Distracted Driving is Increasing Across the Country

Distracted Driving is Increasing Across the Country
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Teenager looks at phone while driving
Centers for Disease Control

Experts say that distracted driving is increasingly becoming a problem across the country. MPB's Jasmine Ellis reports on how people can stay safe on the road.

About nine people are killed every day and more than 1,000 are injured in crashes that involve a distracted driver. That's according to the Centers for Disease Control. Captain Johnny Poulos is with the Mississippi Highway Patrol. He says the human brain is only capable of doing so many things at one time and texting while driving isn't one of them.

"I think the main problem is we've grown accustomed to using cellular devices in everything we do every single day... in how we live our lives... how we communicate with our families... how we do our jobs," said Poulos. "But unfortunately it's causing crashes on the roadways and loss of life."

In 2015, Mississippi implemented a law that prohibits texting and posting to social media while driving.

As prom season gets underway across the state -- Sherrel Clark with Mothers Against Drunk Driving -- has advice for adolescents going to the prom.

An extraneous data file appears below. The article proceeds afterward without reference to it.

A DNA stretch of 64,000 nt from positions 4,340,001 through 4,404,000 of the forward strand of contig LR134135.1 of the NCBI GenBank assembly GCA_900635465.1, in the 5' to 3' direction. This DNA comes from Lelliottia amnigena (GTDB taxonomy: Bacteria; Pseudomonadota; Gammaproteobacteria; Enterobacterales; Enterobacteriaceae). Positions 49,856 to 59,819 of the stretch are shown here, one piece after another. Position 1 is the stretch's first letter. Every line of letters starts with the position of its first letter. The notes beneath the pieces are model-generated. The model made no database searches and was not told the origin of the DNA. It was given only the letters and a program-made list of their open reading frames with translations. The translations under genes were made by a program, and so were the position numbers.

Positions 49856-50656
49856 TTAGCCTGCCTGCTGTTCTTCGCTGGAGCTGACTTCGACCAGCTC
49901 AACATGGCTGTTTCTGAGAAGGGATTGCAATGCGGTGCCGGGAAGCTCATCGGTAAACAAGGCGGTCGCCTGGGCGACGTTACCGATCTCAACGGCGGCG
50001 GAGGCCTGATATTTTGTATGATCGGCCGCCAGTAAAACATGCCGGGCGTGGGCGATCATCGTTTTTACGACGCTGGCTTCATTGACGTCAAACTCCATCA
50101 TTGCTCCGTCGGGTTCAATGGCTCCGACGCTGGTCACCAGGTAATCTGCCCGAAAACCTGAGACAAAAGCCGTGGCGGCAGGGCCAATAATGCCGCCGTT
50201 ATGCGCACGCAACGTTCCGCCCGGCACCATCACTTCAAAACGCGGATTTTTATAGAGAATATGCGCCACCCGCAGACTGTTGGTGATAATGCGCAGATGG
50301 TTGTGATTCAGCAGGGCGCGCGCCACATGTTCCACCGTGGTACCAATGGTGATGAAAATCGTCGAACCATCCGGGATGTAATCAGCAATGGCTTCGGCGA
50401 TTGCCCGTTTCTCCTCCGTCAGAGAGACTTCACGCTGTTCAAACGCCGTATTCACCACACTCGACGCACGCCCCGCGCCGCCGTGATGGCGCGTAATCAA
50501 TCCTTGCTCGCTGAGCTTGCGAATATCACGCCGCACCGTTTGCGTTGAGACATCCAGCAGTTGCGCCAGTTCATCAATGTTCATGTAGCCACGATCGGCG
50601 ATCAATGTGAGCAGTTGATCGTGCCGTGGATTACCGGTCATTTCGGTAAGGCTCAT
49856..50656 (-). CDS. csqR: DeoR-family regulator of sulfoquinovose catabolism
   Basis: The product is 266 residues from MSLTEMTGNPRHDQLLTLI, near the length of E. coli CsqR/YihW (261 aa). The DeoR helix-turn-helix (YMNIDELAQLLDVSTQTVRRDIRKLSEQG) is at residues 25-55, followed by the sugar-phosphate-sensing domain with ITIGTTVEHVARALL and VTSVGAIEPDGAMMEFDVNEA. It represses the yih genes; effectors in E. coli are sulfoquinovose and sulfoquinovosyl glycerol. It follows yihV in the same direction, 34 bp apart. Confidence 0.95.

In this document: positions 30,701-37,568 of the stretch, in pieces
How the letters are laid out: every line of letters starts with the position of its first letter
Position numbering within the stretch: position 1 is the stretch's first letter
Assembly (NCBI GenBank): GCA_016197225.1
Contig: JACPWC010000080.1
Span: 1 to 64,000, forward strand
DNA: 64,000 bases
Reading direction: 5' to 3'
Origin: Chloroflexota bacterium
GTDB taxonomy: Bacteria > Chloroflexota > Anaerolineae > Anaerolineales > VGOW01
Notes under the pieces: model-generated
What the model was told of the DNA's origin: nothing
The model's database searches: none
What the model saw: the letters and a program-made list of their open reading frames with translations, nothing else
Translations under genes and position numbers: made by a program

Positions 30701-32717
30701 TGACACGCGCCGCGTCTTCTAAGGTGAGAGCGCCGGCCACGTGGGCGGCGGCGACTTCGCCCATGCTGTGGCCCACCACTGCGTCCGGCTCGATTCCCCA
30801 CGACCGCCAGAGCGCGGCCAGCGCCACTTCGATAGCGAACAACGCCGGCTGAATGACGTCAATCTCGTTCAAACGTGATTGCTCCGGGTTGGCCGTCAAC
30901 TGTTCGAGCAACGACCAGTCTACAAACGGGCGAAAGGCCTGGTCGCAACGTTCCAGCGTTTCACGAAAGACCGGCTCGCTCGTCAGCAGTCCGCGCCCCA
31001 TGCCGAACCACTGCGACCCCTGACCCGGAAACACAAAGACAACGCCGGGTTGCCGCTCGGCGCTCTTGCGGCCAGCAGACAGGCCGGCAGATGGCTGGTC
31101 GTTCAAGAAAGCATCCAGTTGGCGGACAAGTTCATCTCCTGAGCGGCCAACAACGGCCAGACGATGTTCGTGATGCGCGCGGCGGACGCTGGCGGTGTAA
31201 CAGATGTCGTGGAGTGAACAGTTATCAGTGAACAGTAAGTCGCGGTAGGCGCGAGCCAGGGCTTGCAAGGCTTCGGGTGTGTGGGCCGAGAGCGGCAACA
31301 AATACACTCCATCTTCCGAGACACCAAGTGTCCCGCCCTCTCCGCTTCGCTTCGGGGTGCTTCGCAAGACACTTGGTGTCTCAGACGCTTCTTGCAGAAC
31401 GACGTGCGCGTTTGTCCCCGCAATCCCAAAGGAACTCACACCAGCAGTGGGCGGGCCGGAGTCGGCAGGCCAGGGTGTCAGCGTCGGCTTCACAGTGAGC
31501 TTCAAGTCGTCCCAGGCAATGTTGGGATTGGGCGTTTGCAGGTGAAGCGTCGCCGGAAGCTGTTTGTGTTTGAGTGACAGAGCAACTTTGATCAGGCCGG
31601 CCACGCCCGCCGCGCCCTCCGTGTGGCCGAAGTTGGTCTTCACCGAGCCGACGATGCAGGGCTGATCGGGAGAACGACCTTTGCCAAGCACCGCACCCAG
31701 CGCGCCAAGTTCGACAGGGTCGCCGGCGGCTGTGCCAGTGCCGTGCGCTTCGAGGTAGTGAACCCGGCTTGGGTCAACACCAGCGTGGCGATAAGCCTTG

"First and foremost, teens can stay safe not drinking and driving," said Clark. "Also, don't get in a vehicle with someone who has been drinking or under the influence of any kind of drugs. And that can be street drugs or prescription drugs."

Approximately 300 teens have died in alcohol-related traffic incidents during prom weekends over the past several years. That's according to the National Highway Traffic Safety Administration.

Jace Ponder is with the Department of Transportation. He says drivers should keep their hands on the wheel and focus on the road at all times.

"The texts can wait, the conversations can wait, eating food in the car that can wait until you reach your destination," said Ponder. "I understand we all live busy lives. But it's better to arrive at your destination alive then it is to take that risk and get in an accident."

Drivers in Mississippi caught texting and driving can face a minimum $100 fine.